• MDR conveyors: Motorized roller conveyors, sometimes referred to as motor-driven roller (MDR) conveyors, are set up in sections where a single cylinder from each segment is powered by its own power source. That solitary motor-driven roller is connected to the others in that segment via flexible O-rings, thereby powers all the rollers in the section. Motorized sections are placed in succession to configure the conveyor line.
    MDR systems are known for their energy efficiency because: a.) They usually are powered by 24-volt direct current motors and b.) The motors can be set up to engage only when an object is detected on the cylinders, meaning they are motionless throughout much of the day.
    Although MDR conveyors are more expensive than belt drive and line shaft systems, energy expenses and maintenance expenses are typically quite a bit lower than the other options mentioned.
  • Segmented belt conveyor: The concept of motor-driven roller systems eventually led to the development of segmented belt conveyors. Similar to MDR systems, segmented belts operate independently and offer a lot of the same advantages of motor-driven rollers, including accumulation potential.

Powered Pallet Handling Conveyors

Powered pallet handling conveyors are frequently paired with automatic palletizers and AS/RS setups. Pallet handling conveyors can usually accommodate pallets of up to 4,000 pounds and proceed at a much slower pace than package handling systems, sometimes at speeds as low as four pallets per minute.

Pallet handling conveyors come in a couple of varieties: roller conveyors and chain conveyors.

  • Pallet handling chain conveyor: Perhaps the most rudimentary of all conveyor systems, pallets on a chain conveyor line are placed on top of segments of heavy-duty chain. Motors propel the chain segments which in turn advance the pallets along the line.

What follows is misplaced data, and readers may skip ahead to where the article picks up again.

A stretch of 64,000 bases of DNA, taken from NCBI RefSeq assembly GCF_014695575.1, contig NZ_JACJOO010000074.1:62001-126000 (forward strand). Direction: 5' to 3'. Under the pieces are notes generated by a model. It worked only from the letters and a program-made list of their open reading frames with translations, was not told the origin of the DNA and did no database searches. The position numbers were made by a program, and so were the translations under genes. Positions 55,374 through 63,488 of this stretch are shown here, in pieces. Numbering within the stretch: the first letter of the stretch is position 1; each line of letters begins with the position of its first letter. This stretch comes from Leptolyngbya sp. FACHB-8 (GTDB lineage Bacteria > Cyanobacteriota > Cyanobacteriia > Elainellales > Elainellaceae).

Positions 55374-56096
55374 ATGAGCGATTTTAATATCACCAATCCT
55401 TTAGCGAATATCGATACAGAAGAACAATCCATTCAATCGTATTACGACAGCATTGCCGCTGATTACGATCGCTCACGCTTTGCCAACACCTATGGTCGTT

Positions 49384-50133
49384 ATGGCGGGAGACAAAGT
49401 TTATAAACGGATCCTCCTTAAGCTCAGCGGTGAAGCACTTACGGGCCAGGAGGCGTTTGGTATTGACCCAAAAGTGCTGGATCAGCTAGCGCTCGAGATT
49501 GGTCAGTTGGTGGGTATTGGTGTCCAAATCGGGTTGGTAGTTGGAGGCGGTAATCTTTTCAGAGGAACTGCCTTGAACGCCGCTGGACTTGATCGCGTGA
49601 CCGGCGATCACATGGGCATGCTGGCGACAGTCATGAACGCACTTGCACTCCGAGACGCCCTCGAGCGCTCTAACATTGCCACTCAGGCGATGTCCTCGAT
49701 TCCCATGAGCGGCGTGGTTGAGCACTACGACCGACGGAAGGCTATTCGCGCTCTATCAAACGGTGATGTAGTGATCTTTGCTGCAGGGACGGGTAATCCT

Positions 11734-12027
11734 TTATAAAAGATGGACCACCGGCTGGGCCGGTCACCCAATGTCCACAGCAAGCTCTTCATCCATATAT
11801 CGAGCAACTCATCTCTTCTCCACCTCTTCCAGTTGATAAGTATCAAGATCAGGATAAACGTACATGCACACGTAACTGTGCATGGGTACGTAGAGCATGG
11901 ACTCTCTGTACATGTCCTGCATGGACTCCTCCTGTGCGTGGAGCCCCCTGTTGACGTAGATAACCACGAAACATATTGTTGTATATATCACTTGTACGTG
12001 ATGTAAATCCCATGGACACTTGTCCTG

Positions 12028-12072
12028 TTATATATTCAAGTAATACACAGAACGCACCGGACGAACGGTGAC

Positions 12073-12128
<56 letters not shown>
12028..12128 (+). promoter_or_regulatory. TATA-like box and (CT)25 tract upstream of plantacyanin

• Pallet handling roller conveyor: Comparable to MDR conveyors, pallet handling roller configurations use larger rollers and heavy-duty chains to join the powered cylinder to the rest of the rollers in a conveyor unit.

Non-Powered Conveyors

Roller or skatewheel conveyors are the most common types of non-powered conveyors used in material handling. Non-powered rollers or skatewheels use inertia and gravity to move smaller loads through warehouses, pick modules, workstations, automated sorters, package-sorting areas and loading docks.

Skatewheel conveyors are made up of many independent wheels and need minimal energy to maintain the inertia of items as they progress along a conveyor line. On the whole, they move products quicker than non-powered roller configurations, and they have more versatility when it comes to setup. Given that they’re standalone wheels instead of a belt, they may be applied in curvilinear sections of a conveyor arrangement.

In general, non-powered roller conveyors are less expensive than skatewheel conveyor configurations. They are often utilized for workstations, pick modules and other sectors where it’s useful to have a flat surface to work on. Roller systems also slow products down that are coming from higher speed systems like sorters so that human laborers can keep up with conveyor performance.

Non-powered conveyors have a serious disadvantage in comparison to powered systems: By employing gravity and inertia to move materials, you lose the ability to directly manage the force applied to those items. In other words, you don’t have control of the speed and inertia of products on your line.

Conveyor Companies Near Me

If you’d like a complete evaluation of conveyor system possibilities for your warehouse, DC or other material handling operation, speak with an expert at Carolina Handling.



    Proudly serving
    Greenville, Simpsonville,
    Easley, Greer, Spartanburg,
    Gaffney, Clemson, Anderson,
    Greenwood, Rock Hill, Lancaster,
    Fort Mill, Newberry,
    Piedmont, Mauldin,
    and the entire State of South Carolina.

You May Also Like: